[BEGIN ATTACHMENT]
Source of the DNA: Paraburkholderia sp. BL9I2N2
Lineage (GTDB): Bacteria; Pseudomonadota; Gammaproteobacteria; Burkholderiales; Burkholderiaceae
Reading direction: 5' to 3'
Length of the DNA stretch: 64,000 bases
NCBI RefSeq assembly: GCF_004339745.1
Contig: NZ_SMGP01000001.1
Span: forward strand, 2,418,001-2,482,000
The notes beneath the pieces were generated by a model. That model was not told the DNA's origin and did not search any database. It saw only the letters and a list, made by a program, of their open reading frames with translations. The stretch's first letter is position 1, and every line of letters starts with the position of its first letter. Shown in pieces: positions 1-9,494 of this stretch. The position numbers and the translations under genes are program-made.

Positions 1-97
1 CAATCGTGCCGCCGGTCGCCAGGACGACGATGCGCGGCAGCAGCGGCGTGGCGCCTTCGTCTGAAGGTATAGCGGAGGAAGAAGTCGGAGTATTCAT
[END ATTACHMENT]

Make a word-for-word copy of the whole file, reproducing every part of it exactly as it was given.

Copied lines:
Source of the DNA: Paraburkholderia sp. BL9I2N2
Lineage (GTDB): Bacteria; Pseudomonadota; Gammaproteobacteria; Burkholderiales; Burkholderiaceae
Reading direction: 5' to 3'
Length of the DNA stretch: 64,000 bases
NCBI RefSeq assembly: GCF_004339745.1
Contig: NZ_SMGP01000001.1
Span: forward strand, 2,418,001-2,482,000
The notes beneath the pieces were generated by a model. That model was not told the DNA's origin and did not search any database. It saw only the letters and a list, made by a program, of their open reading frames with translations. The stretch's first letter is position 1, and every line of letters starts with the position of its first letter. Shown in pieces: positions 1-9,494 of this stretch. The position numbers and the translations under genes are program-made.

Positions 1-97
1 CAATCGTGCCGCCGGTCGCCAGGACGACGATGCGCGGCAGCAGCGGCGTGGCGCCTTCGTCTGAAGGTATAGCGGAGGAAGAAGTCGGAGTATTCAT